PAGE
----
|Nestle´ to get continued property tax break through agreement with county
|By Tom Marshall
Senior Advocate writer
The Montgomery County Fiscal Court voted unanimously Nov. 19 to extend the maturity date of some Industrial Revenue Bonds to allow Nestlé to avoid paying full property taxes on the facility for five more years.
Nestlé officials said this will amount to a savings for the company of about $500,000 over the five-year period.
Nestlé officials told the county it plans to add about 60 new jobs as it starts several new lines of products in the near future.
Nestlé has avoided paying full property taxes through tax incentives granted through the Kentucky Rural Economic Act (KREDA) and Industrial Revenue Bonds.
Any business entity that establishes new manufacturing plants or expands existing manufacturing operations in qualifying Kentucky counties is eligible.
The plant began receiving KREDA benefits back when it belonged to Chef America before being sold to Nestlé.
While the company was not required under KREDA to do so, the company has been paying what would be its portion of the property tax to support the local school system, Sandy Romenesko, local Industrial Authority/Chamber of Commerce executive director, said.
That’s about half of what the full property tax would be, Romenesko said.
The 25-year period set forth by KREDA was set to expire Dec. 1, but Nestlé officials approached the county to request that the same maturity date for the revenue bonds be extended five years as is permissible one time, county officials were told.
While the maturity date for the revenue bonds can be extended, KREDA benefits cannot.
By agreeing to the extension the county allows the company to go five more years without paying full local property taxes.
Romenesko thanked the county for its support of the company through the five-year property tax break extension.
“I think the support we’re showing them shows what our industry means to us in this community and the jobs,” she said. “I think the support that their showing solidifies Nestlé’s position even more.”
Romenesko urged the county to take the step because, she said, Nestlé has remained a stable employer who provides more than 1,000 people with jobs.
“This is an opportunity for them to grow as well,” she said, referring to the prospect of soon adding jobs.
County Judge-Executive Wally Johnson said the county wanted to be a good community partner with the company, “which is of major importance to us and the surrounding communities.”
Nestlé not only provides jobs to local workers, but throughout the region.
Nestle´official Andrew Ward said one worker travels two hours one way to get to their job at the plant.
County Commissioners Jack “Rackle” Adams, Melody Townsend and Billy Ray Fawns all thanked company officials for their commitment to the community.
“They’re one of the best community partners we have,” Townsend said.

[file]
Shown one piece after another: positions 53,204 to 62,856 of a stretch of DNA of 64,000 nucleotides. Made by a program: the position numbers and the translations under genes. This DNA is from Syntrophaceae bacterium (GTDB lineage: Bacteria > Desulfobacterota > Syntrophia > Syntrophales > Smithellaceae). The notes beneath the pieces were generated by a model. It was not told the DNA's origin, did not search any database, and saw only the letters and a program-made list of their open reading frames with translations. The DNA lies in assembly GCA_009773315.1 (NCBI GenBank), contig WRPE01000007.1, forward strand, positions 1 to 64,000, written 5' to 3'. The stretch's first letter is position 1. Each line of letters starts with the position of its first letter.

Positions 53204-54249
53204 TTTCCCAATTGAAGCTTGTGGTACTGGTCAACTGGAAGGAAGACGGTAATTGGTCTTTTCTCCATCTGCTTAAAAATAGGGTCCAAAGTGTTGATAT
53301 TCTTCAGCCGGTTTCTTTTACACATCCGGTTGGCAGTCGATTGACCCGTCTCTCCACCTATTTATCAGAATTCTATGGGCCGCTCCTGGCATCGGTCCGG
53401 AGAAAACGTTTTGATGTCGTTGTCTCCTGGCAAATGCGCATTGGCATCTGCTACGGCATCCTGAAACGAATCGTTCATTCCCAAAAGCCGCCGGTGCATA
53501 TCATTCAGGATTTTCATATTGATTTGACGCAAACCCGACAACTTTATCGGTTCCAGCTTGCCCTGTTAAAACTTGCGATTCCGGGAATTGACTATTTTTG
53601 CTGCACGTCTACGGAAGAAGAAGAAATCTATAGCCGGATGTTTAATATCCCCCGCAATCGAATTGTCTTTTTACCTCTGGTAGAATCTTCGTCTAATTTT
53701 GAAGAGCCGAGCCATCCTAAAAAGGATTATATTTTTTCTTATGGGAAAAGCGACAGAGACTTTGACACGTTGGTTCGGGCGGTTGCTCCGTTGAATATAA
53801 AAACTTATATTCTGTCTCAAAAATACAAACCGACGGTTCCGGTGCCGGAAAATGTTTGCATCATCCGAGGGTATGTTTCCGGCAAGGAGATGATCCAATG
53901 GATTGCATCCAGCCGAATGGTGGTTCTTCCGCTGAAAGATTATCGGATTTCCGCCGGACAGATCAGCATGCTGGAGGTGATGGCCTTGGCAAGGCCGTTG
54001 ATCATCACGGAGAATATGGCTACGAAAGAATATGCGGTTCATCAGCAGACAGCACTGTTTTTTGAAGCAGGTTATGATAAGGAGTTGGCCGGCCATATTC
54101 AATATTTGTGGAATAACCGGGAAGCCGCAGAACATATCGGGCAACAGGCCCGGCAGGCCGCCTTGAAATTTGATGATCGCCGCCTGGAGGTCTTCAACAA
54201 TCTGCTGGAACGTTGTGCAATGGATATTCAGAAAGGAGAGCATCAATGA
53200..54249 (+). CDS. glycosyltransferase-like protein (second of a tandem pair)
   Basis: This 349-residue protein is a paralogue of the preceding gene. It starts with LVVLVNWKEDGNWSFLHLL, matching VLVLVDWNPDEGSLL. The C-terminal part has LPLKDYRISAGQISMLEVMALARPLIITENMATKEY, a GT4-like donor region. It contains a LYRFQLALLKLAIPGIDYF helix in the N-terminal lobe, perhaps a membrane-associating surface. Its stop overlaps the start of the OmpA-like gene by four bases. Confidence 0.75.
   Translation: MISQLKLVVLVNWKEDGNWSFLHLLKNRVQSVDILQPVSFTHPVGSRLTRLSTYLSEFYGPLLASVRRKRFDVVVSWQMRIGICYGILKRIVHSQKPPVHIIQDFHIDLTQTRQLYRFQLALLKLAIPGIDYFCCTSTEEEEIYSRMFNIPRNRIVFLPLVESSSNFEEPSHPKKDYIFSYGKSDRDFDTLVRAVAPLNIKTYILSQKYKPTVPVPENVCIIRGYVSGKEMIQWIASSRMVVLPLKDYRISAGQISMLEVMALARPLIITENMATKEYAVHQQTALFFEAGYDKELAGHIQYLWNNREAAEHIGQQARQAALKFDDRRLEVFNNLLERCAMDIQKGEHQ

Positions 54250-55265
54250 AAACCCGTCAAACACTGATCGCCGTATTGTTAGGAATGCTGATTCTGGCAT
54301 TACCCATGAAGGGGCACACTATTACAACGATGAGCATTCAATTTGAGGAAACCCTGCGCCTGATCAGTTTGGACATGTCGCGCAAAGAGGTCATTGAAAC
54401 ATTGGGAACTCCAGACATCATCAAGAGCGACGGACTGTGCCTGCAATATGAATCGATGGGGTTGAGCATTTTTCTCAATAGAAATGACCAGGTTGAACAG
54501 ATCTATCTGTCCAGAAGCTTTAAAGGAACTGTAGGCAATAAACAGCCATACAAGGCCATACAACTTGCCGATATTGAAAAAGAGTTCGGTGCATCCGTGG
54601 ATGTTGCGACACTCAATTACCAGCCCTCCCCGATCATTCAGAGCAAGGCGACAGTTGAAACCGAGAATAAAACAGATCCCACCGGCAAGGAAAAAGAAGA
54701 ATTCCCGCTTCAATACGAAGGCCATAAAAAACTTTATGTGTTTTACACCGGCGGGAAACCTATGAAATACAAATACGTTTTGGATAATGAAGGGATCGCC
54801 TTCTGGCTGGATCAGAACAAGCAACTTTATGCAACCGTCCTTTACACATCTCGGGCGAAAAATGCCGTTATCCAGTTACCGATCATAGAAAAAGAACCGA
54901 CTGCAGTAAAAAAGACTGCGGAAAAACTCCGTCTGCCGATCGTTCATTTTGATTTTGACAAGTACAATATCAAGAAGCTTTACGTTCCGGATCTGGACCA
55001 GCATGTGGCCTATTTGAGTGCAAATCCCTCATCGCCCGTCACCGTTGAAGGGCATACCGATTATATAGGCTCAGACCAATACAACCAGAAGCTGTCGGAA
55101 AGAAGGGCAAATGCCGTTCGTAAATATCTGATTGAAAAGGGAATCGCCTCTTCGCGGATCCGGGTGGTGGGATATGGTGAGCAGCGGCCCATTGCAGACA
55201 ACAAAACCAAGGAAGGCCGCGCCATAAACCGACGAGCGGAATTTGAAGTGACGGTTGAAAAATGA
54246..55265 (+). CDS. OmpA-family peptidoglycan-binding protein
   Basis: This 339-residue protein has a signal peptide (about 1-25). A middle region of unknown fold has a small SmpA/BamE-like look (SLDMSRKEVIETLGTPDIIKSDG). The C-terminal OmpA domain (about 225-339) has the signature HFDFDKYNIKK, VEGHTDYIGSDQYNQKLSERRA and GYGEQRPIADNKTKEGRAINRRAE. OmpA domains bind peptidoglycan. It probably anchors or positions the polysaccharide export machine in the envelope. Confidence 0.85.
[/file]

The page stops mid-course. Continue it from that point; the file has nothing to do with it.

Ward announced that with KREDA completed, Nestlé will be paying an additional $1.6 million in state payroll taxes yearly.
Johnson said the company pays about 55 to 60 percent of that total in local payroll taxes annually.
There was some initial confusion over who would collect the additional $1.6 million in payroll taxes with local officials believing at first that they would receive at least a portion of that revenue.
Romenesko later confirmed through the state Cabinet for Workforce Development that the revenue would all go to the state to the disappointment of local officials.
That’s because the money had been withheld from employees’ state taxes as part of the incentive, she said.
Romenesko said several other local industries are about to complete state incentive programs, but it was not immediately clear whether local governments would receive any additional revenue.
In other action, commissioners:
• Approved an ordinance granting an easement along Woodland Lane and also across a lot owned by the county in Woodlands subdivision.
The easement was granted to InterCarrier Networks to allow for the installation of an underground fiber optic cable, which will connect two Verizon Wireless cell phone towers, one located at the 110 exit of Interstate 64 and the other at the 113 exit.
The granting of the easement is contingent upon InterCarrier Networks securing all other easements necessary to the installation of the fiber optic cable.
• Approved the holiday schedule for county employees.
• Appointed Gail Wright to replace Tony Fritts who resigned from the Industrial Authority Board. Wright’s term will expire Dec. 31, 2020.
• Reappointed Lisa Patrick to the Cemetery Board with a term expiring Nov. 21, 2023.
• Reappointed Robbie Leggett and Mary Lynn Stockdale to the Extension District Board with terms expiring Dec. 31, 2022.
• Reappointed Melody Townsend to the Revolving Loan Board with a term expiring Dec. 20, 2022.
• Reappointed Ed Razor to the Revolving Loan Board with a term expiring Dec. 31, 2022.
• Reappointed Dan Whitaker to the Emergency Services Board with a term expiring Dec. 3, 2023.
The Fiscal Court will meet again in regular session 2 p.m. Tuesday, Dec. 17, in the fiscal courtroom at the Courthouse Annex. The court also holds workshops the first and third Tuesdays of the month at 10 a.m. in the conference room at the judge executive’s office. Meetings are open to the public.